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Filling in the Blank Spots of the Prague Spring

Recreating the events surrounding the Warsaw Pact invasion of Czechoslovakia to crush the Prague Spring in 1968, "even with existing archives, is very difficult," declared Miklos Kun, Professor of History, Eötvös Loránd University (ELTE), Budapest at a Kennan Institute lecture on 23 February 1999. Two different commissions in Czechoslovakia, separated by twenty years, investigated the events of 1968. "Amazingly, testimony given by the very same politicians to the two commissions was very different. So to rely on only the archives makes it very difficult to establish the truth," Kun noted.

To fill in the "blank spots" of 1968, Kun used untapped sources in the Hungarian archives and a recently published collection of oral history interviews he conducted with key participants. Kun's collection of oral histories is especially valuable, stated Mark Kramer, Director, Harvard Project on Cold War Studies, and Senior Associate, Davis Center for Russian Studies, Harvard University. Kramer emphasized that Kun, with his grasp of the subject, was able to draw his interview subjects out and correct them as necessary.

Kun's research in the Hungarian archives revealed explanations of Hungary's actions during the period. Kun demonstrated that Hungarian leader Janos Kadar played a unique role in the crisis, one made possible by an extensive network of informants and agents of influence in Czechoslovakia. These individuals were not Hungarians, but Czech and Slovak politicians. One such informant was Oldrich Svestka, an anti-reform member of the Czech communist presidium and editor of a prominent newspaper. Svestka passed state and communist party secrets to the Hungarian embassy that were not shared with Soviet diplomats.

Thanks to his network of agents and informants, Kun contended, Kadar was even better informed than the Soviet leadership of the political balance in Prague.Kadar used this intelligence to his own advantage, keeping some information to himself and passing other items along to the Soviets. Kun claimed that the Kremlin first learned through Budapest of the exact attitude of Dubcek's ruling circle in 1968 regarding the intention of supporters of "socialism with a human face" to pursue the Yugoslav model and seek independence from Soviet influence.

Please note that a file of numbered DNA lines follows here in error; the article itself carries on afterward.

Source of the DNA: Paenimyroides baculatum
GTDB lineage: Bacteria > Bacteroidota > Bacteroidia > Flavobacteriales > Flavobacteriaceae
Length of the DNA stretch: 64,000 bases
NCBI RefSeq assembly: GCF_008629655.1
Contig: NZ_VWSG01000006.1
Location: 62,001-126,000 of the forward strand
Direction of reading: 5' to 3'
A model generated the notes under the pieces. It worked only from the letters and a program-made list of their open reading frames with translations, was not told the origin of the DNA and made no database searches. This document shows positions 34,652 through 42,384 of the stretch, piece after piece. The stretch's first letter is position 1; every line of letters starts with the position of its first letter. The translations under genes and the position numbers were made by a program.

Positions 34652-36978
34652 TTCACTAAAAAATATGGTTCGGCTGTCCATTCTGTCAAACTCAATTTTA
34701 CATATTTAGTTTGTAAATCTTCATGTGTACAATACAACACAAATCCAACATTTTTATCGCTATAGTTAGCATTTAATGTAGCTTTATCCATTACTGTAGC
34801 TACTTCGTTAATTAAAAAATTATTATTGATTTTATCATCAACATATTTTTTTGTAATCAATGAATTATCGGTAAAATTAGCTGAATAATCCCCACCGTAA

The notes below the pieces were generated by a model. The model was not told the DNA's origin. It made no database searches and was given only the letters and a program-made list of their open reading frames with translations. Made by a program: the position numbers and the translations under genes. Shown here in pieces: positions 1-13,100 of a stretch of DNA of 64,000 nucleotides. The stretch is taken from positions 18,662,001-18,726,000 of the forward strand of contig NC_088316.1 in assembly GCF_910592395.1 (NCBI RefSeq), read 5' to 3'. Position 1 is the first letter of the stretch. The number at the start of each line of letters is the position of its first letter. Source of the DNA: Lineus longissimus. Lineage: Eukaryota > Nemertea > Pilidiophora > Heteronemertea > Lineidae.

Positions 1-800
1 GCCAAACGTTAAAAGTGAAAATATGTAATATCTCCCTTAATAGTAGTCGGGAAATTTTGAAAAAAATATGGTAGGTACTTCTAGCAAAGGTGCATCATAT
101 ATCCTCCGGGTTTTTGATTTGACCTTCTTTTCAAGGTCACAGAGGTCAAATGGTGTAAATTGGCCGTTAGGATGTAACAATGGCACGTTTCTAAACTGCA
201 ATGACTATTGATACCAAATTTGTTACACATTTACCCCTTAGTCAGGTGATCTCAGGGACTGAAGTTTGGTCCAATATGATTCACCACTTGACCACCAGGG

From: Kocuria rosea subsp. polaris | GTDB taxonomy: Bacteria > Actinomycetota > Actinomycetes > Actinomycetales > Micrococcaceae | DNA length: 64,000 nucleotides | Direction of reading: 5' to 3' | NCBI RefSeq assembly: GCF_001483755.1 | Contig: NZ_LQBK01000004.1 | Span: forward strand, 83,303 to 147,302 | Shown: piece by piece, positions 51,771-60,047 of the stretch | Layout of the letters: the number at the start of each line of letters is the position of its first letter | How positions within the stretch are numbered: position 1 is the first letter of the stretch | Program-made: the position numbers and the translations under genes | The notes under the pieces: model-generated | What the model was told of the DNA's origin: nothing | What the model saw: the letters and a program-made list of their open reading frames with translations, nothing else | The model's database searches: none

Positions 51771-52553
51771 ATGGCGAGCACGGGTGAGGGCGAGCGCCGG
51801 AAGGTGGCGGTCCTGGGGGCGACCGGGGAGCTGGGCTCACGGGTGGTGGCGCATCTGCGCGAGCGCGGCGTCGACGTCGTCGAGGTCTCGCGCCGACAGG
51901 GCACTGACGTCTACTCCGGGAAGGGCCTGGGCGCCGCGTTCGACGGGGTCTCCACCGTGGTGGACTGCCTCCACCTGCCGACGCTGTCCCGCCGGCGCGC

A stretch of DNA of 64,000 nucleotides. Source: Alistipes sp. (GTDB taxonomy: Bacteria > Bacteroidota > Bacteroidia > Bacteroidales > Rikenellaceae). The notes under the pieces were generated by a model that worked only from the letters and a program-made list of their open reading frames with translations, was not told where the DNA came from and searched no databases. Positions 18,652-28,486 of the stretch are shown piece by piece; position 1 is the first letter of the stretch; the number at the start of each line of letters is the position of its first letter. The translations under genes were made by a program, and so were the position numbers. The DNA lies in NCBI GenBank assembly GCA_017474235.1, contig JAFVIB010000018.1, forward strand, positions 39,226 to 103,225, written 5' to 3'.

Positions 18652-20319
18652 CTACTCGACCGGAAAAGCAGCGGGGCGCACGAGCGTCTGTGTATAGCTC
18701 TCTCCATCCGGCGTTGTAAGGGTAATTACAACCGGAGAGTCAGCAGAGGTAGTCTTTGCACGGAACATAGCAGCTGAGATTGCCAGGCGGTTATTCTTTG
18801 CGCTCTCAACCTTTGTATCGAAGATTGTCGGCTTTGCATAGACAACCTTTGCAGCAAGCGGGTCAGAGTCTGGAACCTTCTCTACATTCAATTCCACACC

Kun recorded in his book the oral histories of some of the key figures from the 1968 invasion. These individuals include the Soviet Ambassador to Prague, Stepan Chernovenko; the commander of the occupying forces, Soviet General Alexander Mayorov; and Czechoslovak Communist Party Central Committee member, Vaclav Slavik. Oral histories provide a deeper understanding not only of the events of the period, but also of the motivations of the main actors. For example, Kun stated that his interviews revealed how Dubcek's background influenced his actions in 1968. His training as a youth in Moscow gave him an advantage in working with Soviet apparatchiks to attain his own ends, but also instilled a deep distrust and resentment of Moscow's authority.

Kramer commented on other aspects of the decision to invade Czechoslovakia. He noted that agreements from the early 1960s to deploy Soviet nuclear weapons on the territory of Czechoslovakia were placed in jeopardy by the Prague Spring. These weapon sites would have given the Soviets their first military presence in Czechoslovakia since 1945, and were a key element in Soviet military planning against NATO. Kramer stated that the Soviet leaders were quite well informed about what was going on in the Czechoslovak leadership, and that there was a reasonable consensus in 1968 that the reforms had gone too far. Within that consensus there were differences as to how to proceed. Those who were relatively cautious, like the Soviet Politburo's chief ideologist, Mikhail Suslov, and Soviet General Secretary, Leonid Brezhnev, were aware that military intervention would have costs as well as benefits. More aggressive leaders such as the KGB's chief, Yuri Andropov, and First Secretary of the Ukrainian Communist Party and Soviet Politburo member, Piotr Shelest, were worried that if the reforms were allowed to continue, they would lead to unrest not only in other satellite states of Eastern Europe, but even within Ukraine in the Soviet Union itself.

Both Kun and Kramer agreed that the United States was not in a position to prevent the invasion of Czechoslovakia. From the Soviet point of view, Czechoslovakia was too important to be allowed to escape from Soviet control. Kun quoted a Soviet general who said that the Soviet Union was going into Czechoslovakia "even if it means the outbreak of a third world war." In contrast, Kramer noted that the Johnson administration had placed an emphasis on bilateral relations and was distracted by the war in Vietnam. In the end, detente was to continue uninterrupted between the Soviet Union and the United States.


About the Author

F. Joseph Dresen

F. Joseph Dresen

Senior Program Associate
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Kennan Institute

The Kennan Institute is the premier US center for advanced research on Eurasia and the oldest and largest regional program at the Woodrow Wilson International Center for Scholars. The Kennan Institute is committed to improving American understanding of Russia, Ukraine, Central Asia, the South Caucasus, and the surrounding region though research and exchange.  Read more